The Problem With Parrots

Most sentient creatures expression a variety of emotions:  Happy, sad, content, angry, frustrated, scared, elated, and so on.  In addition to this,  any extra-ordinary family can tell you that even within the common expressions, are a variety of sub-types:  Happy-controlled, happy-uncontrolled, sad-appropriate, sad-inappropriate, frustrated-contained, frustrated-hide-the-breakables, etc.  However parrots really only have two options:  Excited and Not Excited.

How do you know if a parrot is happy?  Her eyes will kind of dilate and she will probably make some kind of squealing noise.  And she might bite, just from sheer excess joy that has to get out.  How do you know if a parrot is mad?  Her eyes will kind of dilate, and there will definitely be squealing noises (unless she is only mildly mad). And she will probably bite.  If the parrot bites, don’t assume that she is either happy or mad, it could just be that she panicked and didn’t know what else to do.

ADHD kids might be extreme in their emotions, but at least they can be counted on for clarity.  If your special kiddo is happy, you know.  If your special kiddo is mad, EVERYONE knows.  If your special kiddo received instructions at school to start experimenting with Microsoft Power Point, make a mock presentation, and then email their comments on the process not only to their teacher, but to the principal, and the government ministry of education office (because apparently May means “survey time”), you can safely assume that your special kiddo will be running around the house like Chicken Little, demanding everyone else immediately stop what they are doing and help her before she gets expelled by the Prime Minister.  I mean seriously, my First Daughter isn’t the only extra-ordinary kid in the class, couldn’t they have found a gentler way of explaining this task to avoid panic and mayhem?

Anyway, with the parrot, First Daughter has create a fabulous new game.  She sticks her face on one side of the cage, causing the parrot to run and attack that side.  When the parrot fails to bite my child, they both have a good laugh (quite a deep belly laugh from the parrot), and then they do the same thing on the other side of the cage.  The parrot may or may not be enjoying this, it’s a little hard to say.  Occasionally, she will maniacally shriek “PEEK-A-BOOOOOOOOOOO!” if the game continues for a long period.  At least she’s getting some exercise.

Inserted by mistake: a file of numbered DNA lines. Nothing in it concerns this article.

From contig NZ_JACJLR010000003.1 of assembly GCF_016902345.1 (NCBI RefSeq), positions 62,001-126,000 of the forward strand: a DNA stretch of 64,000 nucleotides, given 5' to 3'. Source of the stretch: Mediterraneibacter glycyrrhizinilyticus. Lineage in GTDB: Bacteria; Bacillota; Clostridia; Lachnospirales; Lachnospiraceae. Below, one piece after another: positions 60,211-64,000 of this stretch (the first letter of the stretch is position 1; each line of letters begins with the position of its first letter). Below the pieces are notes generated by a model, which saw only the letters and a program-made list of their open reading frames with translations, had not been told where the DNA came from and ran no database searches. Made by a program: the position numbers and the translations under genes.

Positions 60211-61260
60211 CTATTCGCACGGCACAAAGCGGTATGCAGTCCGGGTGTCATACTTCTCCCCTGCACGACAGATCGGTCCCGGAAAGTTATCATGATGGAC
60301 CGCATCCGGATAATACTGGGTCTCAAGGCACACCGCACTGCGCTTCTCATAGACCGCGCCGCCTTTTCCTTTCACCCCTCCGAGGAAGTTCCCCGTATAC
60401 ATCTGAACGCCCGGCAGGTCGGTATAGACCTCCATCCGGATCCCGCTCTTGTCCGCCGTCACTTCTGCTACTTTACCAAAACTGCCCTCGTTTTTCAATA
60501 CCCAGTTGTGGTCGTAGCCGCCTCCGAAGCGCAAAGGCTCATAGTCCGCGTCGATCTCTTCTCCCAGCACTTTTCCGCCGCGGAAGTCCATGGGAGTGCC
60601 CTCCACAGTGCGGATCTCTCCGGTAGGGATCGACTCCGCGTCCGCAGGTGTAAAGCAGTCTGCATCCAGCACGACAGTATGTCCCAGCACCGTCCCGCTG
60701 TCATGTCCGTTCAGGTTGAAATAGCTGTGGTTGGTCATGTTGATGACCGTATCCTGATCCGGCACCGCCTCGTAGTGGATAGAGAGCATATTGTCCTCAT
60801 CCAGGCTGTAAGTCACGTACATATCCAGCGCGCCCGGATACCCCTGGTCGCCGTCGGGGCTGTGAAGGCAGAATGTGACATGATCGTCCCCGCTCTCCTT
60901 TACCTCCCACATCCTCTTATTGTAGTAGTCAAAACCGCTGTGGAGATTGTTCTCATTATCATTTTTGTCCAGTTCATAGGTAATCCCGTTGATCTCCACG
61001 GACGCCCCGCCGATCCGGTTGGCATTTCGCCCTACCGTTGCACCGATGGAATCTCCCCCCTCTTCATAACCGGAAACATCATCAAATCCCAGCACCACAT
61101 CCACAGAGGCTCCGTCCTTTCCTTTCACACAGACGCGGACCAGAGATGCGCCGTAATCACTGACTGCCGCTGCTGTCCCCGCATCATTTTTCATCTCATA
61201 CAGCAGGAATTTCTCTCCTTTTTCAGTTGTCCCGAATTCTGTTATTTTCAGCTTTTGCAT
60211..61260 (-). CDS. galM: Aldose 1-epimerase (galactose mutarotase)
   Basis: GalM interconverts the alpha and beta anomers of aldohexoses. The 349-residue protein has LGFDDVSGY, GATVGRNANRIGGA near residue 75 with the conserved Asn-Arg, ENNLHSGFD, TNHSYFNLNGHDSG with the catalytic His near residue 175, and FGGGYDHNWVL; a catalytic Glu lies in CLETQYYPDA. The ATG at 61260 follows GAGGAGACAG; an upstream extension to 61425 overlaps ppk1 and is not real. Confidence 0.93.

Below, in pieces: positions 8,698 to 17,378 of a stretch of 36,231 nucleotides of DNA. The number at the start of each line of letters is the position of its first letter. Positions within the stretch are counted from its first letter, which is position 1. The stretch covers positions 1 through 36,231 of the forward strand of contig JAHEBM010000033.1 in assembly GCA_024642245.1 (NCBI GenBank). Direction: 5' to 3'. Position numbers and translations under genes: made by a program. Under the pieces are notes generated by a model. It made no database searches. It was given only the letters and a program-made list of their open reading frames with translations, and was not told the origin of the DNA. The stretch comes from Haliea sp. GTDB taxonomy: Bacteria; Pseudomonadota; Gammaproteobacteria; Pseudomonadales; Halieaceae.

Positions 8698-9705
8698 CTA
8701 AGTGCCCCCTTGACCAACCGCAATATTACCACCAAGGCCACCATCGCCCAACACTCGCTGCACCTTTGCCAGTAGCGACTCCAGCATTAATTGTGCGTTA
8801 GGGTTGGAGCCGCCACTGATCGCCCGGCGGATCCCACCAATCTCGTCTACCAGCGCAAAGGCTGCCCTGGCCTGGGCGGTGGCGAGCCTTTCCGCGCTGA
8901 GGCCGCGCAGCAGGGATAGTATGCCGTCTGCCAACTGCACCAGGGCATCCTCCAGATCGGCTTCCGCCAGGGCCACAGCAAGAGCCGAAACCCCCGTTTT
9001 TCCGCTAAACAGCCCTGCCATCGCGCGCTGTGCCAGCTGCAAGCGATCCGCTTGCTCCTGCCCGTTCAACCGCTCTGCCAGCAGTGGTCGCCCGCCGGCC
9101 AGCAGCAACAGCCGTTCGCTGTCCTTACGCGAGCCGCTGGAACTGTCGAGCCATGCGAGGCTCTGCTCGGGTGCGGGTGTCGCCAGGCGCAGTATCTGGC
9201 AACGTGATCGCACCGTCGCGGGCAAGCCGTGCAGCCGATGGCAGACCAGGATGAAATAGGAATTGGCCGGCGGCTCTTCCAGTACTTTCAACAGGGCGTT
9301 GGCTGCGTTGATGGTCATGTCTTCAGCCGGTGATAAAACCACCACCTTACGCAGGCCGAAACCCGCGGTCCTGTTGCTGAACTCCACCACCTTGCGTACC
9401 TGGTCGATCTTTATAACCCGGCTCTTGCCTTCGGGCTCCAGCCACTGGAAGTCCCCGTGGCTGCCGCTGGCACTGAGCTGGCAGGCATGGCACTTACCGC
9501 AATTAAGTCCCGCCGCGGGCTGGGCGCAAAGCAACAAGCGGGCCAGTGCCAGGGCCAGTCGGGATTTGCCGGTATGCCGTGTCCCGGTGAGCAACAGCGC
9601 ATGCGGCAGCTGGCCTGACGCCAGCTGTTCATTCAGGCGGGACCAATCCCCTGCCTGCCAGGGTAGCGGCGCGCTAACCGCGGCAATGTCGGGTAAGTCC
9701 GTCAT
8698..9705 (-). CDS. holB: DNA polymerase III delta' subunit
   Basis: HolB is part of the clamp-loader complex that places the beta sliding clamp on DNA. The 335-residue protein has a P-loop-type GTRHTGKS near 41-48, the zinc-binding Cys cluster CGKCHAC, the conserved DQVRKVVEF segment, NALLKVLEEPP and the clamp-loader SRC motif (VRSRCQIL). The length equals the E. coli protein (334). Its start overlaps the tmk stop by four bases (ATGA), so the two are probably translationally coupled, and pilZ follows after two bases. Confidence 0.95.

They’re a perfect fit in other ways.  Sometimes their emotion gets so strong that the line be between elation and anger gets blurred.  Too much fun is like an out-of-control roller coaster ride, frightening if too long, and exhausting if too intense.  Disappointment can be as dangerous as a sucking black hole, one step in a negative direction and it can be near impossible to pull back.  There’s goodness along the way though, don’t get me wrong.  This is how childhood is supposed to be, with all of the bumps and bruises along the way.  I just worry (constantly in case you haven’t noticed) about the one time which is going to be one-time-too far.

It’s 9:00 PM.  First Daughter has popped up out of bed with a burning question:  “Why do cockatiels like shiny stuff?”

“All birds do,” I answered.  “Good night.”

“Got it, thanks,” replied First Daughter, now fully equipped to fall asleep for the evening.  At least that’s my hope.

And then I start wondering about other people’s families.  It’s not true that everyone has problems, and that all parents find child-rearing challenging.  Some are naturally better at it than others, some have an easier time than others.  Why some families become extra-ordinary, and why some have such difficult burdens to bear is a question that is always on my mind.  Was the ADHD genetic, and will there be epilepsy and Crohn’s Disease (hubby’s ailment) in our children’s future?  I’m not feeling sorry for myself, at least that’s not what I want to do, but I can’t help wondering what the moral of the story is here.